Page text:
The whole world watched President Barack Obama announce the killing of al Qaeda leader Osama bin Laden's death, roughly 20 days before the so-called Judgment Day.
Soon there was a flurry of activity on the Internet with possible revenge tactics to be employed by al Qaeda in terms of unleashing its reported possession of nuclear bomb placed somewhere in Europe for a rainy day. Will that be the Judgement Day?
Less than a fortnight after bin Laden's death, there was indeed a revenge attack on a para-military academy near Peshawar in Pakistan where more than 83 people, majority of them newly trained cadets, were killed.
The media termed it an a revenge attack while bracing for more such attacks in near future. Whether it was al Qaeda or the Afghan-based Taliban group, the terrorist network is regrouping strongly and signs of destruction and despair linger on the world community.
Doomsday believers world over have jumped the wagon sooner than predicted. Professor Gerardo Lanuza, from the University of the Philippines' Sociology of Religion attributes the momentum to the unstable political and economic climate around the world.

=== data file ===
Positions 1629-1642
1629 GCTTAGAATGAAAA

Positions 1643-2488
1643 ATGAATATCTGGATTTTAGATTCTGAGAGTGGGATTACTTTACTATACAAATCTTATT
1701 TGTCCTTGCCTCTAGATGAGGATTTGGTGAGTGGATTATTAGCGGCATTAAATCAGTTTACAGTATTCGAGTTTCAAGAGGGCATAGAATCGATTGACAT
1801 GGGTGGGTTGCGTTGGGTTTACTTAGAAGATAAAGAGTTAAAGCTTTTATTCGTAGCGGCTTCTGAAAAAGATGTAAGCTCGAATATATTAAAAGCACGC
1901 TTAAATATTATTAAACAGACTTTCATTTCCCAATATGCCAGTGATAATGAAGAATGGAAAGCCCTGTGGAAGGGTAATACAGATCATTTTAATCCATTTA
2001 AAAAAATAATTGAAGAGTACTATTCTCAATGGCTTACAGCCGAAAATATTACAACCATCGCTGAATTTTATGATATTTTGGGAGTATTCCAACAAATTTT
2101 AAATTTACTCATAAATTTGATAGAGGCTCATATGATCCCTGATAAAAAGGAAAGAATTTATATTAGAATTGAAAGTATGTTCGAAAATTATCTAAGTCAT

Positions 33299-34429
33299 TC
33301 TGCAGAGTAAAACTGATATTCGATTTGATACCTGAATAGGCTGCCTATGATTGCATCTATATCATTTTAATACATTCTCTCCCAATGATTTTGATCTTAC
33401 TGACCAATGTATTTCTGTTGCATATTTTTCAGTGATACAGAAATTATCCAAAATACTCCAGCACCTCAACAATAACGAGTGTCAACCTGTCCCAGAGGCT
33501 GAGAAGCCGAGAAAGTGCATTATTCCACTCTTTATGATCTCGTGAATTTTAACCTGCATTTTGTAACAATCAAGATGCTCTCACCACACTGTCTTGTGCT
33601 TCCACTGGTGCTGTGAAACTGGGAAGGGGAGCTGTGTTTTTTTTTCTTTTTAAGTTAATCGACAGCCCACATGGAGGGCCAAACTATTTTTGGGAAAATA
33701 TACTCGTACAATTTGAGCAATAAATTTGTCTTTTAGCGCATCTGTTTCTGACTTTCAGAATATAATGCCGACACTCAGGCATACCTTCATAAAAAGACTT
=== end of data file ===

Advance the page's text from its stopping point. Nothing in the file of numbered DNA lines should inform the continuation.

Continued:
In fact, the increase in Judgment Day groups is reversing the gains achieved by the US Navy SEALs in Abbottabad on May 1. The relieved world is rather forced to relook quickly at the prospects of self-destruction again and the seven signs of the end of the world from the Bible are circulating faster with misinterpretation to augment the anguish among the people.
False Prophets, are many but so is the number of non-believers. They may come and go but the civilization goes on immune to their tricks or teachings. Wars and rumors of aggression, famines, earthquakes, persecutions, lawlessness or anarchy -- are apparently the signs of May 21 Doomsday but so are many other natural disasters.
The world, per se, is insecure but the fear of an apocalypse bonds them together. The rise and fall of bin Ladens would entail similar bond among the people across the globe.